Blinken visits Kyiv as Ukraine’s counter-offensive faces challenges

Senior US diplomat Antony Blinken arrived in Kiev on Wednesday as a gesture of support as Ukraine’s counter-offensive against Russian forces enters its fourth month with little success.

During his two-day visit, during which he stayed overnight in Ukraine for the first time since the Russian invasion in February 2022, Blinken is likely to announce a new US aid package worth more than $1 billion, a senior official at the U.S Foreign Ministry in a briefing for reporters the trip.

Blinken is expected to meet President Volodymyr Zelenskyy and Foreign Minister Dmytro Kuleba, as well as other senior officials and civil society figures, in the first trip to Kiev by a senior US official since the start of Ukraine’s counteroffensive, the official said.

Media reports quoted unidentified US officials as saying the counteroffensive was slow and hampered by poor tactics. These criticisms angered Ukrainian officials and prompted Kuleba to urge critics to “shut up.”

Ukraine recaptured more than a dozen villages and small settlements in its offensive, but its soldiers’ advance into Russian-held territory was slowed by huge minefields and kilometers of trenches.

US officials have been careful not to publicly criticize Ukraine’s military tactics, and last week said they had observed remarkable progress by Ukraine in the last 72 hours of its push in the southeast.

Washington would like to discuss with Ukrainians how the offensive is progressing, assess battlefield needs and take any measures that may be needed to strengthen Ukraine’s energy security ahead of the winter months, the official said on condition of anonymity, said .

“I think the most important thing is that we get a real assessment from the Ukrainians themselves,” the official said. “We want to see and hear how they plan to progress in the coming weeks.”

Despite strong US support for Ukraine since the Russian invasion, several Republican presidential candidates have questioned that aid, raising concerns about whether Washington will be able to provide the same level of support to Ukraine once the US election campaign unfolds 2024 intensified.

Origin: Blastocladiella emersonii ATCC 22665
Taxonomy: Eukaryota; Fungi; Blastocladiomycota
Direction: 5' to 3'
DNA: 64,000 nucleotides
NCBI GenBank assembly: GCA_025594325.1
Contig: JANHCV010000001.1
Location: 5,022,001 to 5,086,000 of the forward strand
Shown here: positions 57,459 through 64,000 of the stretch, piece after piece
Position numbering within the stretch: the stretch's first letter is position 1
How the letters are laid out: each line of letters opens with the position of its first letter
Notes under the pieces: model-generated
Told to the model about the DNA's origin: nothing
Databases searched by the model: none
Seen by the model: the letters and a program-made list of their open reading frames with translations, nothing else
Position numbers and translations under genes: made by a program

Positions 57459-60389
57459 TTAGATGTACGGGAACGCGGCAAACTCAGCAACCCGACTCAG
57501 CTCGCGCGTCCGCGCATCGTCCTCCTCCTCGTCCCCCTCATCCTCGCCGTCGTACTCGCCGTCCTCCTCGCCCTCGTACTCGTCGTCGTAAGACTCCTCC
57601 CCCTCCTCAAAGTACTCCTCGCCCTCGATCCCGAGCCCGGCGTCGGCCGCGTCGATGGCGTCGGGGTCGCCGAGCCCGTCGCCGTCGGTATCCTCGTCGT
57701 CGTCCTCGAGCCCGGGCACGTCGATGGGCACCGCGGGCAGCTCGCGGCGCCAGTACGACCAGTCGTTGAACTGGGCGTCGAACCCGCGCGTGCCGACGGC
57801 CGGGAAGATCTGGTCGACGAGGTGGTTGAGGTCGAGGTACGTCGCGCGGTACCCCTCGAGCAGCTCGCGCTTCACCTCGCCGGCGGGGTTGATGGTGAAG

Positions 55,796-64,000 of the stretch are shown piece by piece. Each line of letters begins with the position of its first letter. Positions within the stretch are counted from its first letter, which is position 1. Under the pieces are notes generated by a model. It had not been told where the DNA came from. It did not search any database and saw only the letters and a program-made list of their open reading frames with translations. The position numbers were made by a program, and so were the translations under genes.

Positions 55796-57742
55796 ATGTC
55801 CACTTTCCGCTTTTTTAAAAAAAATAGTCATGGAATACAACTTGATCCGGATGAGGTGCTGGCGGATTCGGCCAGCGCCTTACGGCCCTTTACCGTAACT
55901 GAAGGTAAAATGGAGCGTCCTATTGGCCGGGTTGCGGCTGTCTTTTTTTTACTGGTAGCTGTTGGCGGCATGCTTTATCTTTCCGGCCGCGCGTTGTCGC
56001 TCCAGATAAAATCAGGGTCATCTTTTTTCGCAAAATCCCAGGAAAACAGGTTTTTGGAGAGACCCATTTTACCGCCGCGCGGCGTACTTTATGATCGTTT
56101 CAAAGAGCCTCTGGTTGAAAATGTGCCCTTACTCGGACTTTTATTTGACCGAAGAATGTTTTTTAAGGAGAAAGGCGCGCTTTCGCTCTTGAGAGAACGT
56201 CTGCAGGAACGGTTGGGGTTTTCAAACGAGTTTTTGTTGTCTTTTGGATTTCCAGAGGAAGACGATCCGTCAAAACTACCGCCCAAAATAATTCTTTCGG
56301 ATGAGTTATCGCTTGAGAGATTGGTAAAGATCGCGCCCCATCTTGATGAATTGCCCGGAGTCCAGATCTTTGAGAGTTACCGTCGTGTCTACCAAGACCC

The US government has so far provided Ukraine with more than $43 billion in arms and other military assistance. As Reuters reported on Friday, a new package of security aids is to be presented this week.

Kiev is hoping to receive US-made F-16 fighter jets that have been pledged by a number of NATO allies.

Blinken’s trip is intended to focus the US public on the war and what the senior State Department official described as “dictators and autocrats unable to bite off a piece of their neighbor and keep it with impunity.”

“So it’s also a good time to remind the American people why this is important,” the official said.

Public support for aid to Ukraine has been strong, but a recent CNN poll found that just over half of Americans now oppose extra funding for Kiev.

President Joe Biden in August asked Congress to approve about $40 billion in additional spending, including $24 billion for Ukraine and other international needs.

The proposal could face opposition in Congress, where some far-right Republicans – particularly those with close ties to former President Donald Trump – want to cut the billions in aid Washington has sent to Ukraine.

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